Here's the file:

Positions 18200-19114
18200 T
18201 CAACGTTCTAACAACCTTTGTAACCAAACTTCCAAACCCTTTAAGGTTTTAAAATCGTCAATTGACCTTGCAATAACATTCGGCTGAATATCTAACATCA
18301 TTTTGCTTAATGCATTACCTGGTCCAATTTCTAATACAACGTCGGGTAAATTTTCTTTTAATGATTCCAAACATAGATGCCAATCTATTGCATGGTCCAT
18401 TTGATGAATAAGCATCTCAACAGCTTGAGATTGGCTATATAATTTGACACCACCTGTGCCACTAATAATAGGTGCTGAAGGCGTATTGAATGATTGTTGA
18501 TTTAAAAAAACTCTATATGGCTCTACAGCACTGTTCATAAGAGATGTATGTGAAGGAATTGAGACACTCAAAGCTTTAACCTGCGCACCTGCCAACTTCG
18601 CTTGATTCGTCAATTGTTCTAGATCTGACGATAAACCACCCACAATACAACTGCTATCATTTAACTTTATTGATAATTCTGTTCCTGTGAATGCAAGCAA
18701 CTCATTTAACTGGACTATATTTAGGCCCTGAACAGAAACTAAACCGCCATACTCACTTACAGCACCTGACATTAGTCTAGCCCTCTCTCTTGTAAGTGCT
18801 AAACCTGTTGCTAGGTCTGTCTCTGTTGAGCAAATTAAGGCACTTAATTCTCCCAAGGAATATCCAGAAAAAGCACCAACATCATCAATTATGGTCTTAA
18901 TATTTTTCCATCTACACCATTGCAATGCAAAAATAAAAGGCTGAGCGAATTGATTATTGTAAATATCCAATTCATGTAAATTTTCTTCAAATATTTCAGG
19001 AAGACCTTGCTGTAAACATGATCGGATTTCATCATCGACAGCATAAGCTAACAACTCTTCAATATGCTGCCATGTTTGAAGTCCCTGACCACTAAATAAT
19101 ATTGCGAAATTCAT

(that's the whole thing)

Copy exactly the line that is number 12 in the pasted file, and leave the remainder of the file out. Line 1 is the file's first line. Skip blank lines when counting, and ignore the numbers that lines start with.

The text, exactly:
19101 ATTGCGAAATTCAT